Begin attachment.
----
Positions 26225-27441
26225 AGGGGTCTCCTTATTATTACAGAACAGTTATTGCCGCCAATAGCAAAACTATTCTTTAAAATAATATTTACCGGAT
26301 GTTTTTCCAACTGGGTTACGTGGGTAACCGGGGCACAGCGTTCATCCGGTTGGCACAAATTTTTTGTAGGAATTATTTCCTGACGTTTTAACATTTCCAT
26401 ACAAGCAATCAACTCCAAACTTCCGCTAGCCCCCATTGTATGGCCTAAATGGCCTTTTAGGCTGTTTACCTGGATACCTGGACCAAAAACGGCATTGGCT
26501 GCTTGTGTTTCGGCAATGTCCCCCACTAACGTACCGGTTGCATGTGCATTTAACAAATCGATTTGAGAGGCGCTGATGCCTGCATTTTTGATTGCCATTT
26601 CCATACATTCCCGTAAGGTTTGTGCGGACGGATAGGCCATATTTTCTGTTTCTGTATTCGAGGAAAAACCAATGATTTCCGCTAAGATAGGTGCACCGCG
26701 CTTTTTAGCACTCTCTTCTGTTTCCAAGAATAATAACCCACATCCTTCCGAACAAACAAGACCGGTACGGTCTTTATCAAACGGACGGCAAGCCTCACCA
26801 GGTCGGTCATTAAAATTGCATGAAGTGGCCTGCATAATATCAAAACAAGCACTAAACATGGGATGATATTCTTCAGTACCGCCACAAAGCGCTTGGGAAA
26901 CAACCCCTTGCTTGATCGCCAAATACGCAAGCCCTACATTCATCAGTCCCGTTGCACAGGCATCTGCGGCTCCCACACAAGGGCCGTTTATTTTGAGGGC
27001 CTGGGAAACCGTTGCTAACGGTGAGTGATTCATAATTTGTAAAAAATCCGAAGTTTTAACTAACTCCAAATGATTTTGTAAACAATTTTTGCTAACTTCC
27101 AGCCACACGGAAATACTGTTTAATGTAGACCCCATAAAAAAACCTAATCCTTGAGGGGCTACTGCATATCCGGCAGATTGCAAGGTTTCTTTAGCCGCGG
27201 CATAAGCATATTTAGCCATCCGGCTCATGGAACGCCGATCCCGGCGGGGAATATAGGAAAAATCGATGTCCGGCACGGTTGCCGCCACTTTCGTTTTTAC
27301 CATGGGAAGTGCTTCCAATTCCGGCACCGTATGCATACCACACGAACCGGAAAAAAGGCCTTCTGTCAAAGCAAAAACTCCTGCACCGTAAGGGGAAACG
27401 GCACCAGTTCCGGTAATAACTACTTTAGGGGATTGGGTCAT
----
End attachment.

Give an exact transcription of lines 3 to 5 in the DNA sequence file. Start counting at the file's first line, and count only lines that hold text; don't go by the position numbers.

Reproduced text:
26301 GTTTTTCCAACTGGGTTACGTGGGTAACCGGGGCACAGCGTTCATCCGGTTGGCACAAATTTTTTGTAGGAATTATTTCCTGACGTTTTAACATTTCCAT
26401 ACAAGCAATCAACTCCAAACTTCCGCTAGCCCCCATTGTATGGCCTAAATGGCCTTTTAGGCTGTTTACCTGGATACCTGGACCAAAAACGGCATTGGCT
26501 GCTTGTGTTTCGGCAATGTCCCCCACTAACGTACCGGTTGCATGTGCATTTAACAAATCGATTTGAGAGGCGCTGATGCCTGCATTTTTGATTGCCATTT